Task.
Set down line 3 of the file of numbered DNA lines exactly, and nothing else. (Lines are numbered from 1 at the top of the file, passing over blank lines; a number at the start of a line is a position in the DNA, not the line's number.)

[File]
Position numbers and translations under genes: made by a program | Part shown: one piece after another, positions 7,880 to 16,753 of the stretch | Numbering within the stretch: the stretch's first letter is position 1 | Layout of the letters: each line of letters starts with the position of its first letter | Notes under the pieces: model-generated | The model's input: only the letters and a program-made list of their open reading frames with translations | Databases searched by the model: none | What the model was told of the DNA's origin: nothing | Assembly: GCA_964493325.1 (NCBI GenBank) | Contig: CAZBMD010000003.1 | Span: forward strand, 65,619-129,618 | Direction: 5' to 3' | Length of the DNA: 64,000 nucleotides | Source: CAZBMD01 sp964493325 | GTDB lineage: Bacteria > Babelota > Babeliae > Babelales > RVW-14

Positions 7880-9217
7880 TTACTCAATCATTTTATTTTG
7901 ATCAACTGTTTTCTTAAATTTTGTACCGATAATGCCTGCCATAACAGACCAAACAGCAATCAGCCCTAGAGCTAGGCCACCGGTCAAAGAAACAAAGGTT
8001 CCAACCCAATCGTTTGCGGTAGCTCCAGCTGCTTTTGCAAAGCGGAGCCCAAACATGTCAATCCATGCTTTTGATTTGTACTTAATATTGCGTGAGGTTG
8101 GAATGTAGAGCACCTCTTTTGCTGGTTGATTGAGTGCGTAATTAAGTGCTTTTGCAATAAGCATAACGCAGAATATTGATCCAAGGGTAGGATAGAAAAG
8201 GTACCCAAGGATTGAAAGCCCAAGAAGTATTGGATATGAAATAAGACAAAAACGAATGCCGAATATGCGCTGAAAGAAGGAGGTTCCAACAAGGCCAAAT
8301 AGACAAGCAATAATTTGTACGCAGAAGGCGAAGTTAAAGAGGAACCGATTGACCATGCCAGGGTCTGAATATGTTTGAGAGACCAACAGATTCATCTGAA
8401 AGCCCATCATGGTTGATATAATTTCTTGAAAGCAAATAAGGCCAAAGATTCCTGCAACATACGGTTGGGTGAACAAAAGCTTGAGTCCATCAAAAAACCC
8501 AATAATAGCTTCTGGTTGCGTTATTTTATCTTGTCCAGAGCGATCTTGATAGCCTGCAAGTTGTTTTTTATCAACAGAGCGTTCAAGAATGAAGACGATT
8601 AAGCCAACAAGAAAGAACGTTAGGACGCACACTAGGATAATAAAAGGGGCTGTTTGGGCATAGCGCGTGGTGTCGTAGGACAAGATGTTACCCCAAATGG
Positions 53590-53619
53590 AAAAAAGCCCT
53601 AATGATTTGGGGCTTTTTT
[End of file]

7880 TTACTCAATCATTTTATTTTG